#69385 | AsPredicted

'Asians don't ask? CloudResearch study'
(AsPredicted #69385)

Created:       06/27/2021 07:10 PM (PT)

This is an anonymized version of the pre-registration.  It was created by the author(s) to use during peer-review.
A non-anonymized version (containing author names) should be made available by the authors when the work it supports is made public.

1) Have any data been collected for this study already?
No, no data have been collected for this study yet.

2) What's the main question being asked or hypothesis being tested in this study?
Note 1: To preclude potential confounds, this study will focus on full-time American employees.
Note 2: Because consulting firms tend to be highly selective and idiosyncratic (e.g., requiring an MBA degree), we expect that most CloudResearch subjects are not working in consulting firms. Thus, we will not test consulting-vs-not as a boundary condition in this study.

Net of other factors, EAs/SEAs are less likely to negotiate starting salaries than SAs and Whites.
Net of other factors, EAs/SEAs have lower salary increases than SAs and Whites.
EAs/SEAs' propensity to not negotiate mediates the effect of ethnicity on salary increases.
Among participants who do not negotiate, EAs/SEAs are more likely than SAs and Whites to cite relationship concerns as a reason for not negotiating.

3) Describe the key dependent variable(s) specifying how they will be measured.
Initial salary offer: "What was the initial annual salary offered to you by the organization?"
Negotiated initial salary offer or not: "Did you negotiate after receiving the initial salary offer?" (1 = yes, 0 = no)
Salary increase: "How much did your annual salary increase because of your negotiation?"
Final starting salary = initial salary offer + salary increase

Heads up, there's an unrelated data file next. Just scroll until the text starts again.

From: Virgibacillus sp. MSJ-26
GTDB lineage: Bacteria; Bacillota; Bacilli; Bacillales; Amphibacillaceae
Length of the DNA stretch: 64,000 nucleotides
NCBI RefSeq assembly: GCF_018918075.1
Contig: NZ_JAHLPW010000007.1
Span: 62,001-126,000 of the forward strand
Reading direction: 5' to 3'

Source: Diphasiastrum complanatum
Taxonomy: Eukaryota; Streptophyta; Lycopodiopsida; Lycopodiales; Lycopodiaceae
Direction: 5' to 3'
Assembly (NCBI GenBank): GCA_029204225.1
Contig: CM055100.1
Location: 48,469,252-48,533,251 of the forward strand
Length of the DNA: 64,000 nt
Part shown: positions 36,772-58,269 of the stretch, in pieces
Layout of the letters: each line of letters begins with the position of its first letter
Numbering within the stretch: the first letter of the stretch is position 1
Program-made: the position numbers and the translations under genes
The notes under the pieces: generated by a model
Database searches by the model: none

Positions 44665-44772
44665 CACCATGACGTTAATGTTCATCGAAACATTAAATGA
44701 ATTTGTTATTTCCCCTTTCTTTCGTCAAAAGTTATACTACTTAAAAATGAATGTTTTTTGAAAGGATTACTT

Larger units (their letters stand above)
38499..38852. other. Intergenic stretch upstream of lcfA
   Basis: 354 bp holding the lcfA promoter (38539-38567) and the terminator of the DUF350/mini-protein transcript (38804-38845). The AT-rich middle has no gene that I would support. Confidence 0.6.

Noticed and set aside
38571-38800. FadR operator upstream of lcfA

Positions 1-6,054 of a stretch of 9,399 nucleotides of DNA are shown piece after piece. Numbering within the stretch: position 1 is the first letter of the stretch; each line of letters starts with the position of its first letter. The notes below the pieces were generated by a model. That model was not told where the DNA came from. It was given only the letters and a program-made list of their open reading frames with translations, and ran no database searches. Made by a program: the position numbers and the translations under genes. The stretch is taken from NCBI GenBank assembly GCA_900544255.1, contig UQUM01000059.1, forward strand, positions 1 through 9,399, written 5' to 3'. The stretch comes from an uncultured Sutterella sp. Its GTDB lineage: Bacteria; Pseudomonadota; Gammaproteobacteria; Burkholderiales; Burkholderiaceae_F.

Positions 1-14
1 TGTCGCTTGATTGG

Relational concerns: Among participants who had not negotiated, whether a participant cited relationship concerns as a reason for not negotiating: "I did not want to damage the relationship with my organization/supervisor" (1 = yes, 0 = no).

4) How many and which conditions will participants be assigned to?

5) Specify exactly which analyses you will conduct to examine the main question/hypothesis.
Based on the question "In which year did you start your current full-time job?", we will account for inflation and adjust all salary-related values (initial salary offer, the highest alternative offer, salary increase after negotiation) to the Year 2019 US dollars.

Chi-square tests and logistic regressions: compare the negotiation propensity (1=yes, 0=no) of EAs/SEAs, SAs, and Whites
OLS regressions: compare the mean salary increase of EAs/SEAs, SAs, and Whites; compare the mean final starting salary of EAs/SEAs, SAs, and Whites

Mediation analyses: EAs/SEAs' propensity to not negotiate the effect of ethnicity on salary increase.

6) Describe exactly how outliers will be defined and handled, and your precise rule(s) for excluding observations.
To be conservative, our analyses will exclude consultants if they represent only a small percentage of this sample.

Outliers (e.g., individuals who report unusually high initial offers) will be excluded from analyses.

7) How many observations will be collected or what will determine sample size?
No need to justify decision, but be precise about exactly how the number will be determined.

Participants are eligible if (1) they are Americans who are native English speakers born in the US, (2) they are full-time employees currently working in the US, and (3) they are ethnic EAs/SEAs, SAs, or Whites. At least 150 participants for each of the three ethnic groups: EAs/SEAs, SAs, Whites.

8) Anything else you would like to pre-register?
(e.g., secondary analyses, variables collected for exploratory purposes, unusual analyses planned?)

We choose to not predict a priori which of the three groups will have the highest mean (pre-negotiation) initial offer because it is determined by many factors (e.g., educational attainment). For example, in this sample, if EAs/SEAs happened to be better educated than SAs and Whites on average, then EAs/SEAs might have a higher mean (pre-negotiation) initial offer. Similarly, we choose to not predict a priori which of the three groups will have the highest mean final starting salary. Instead, this study will focus on ethnic differences in salary increase as a result of negotiation.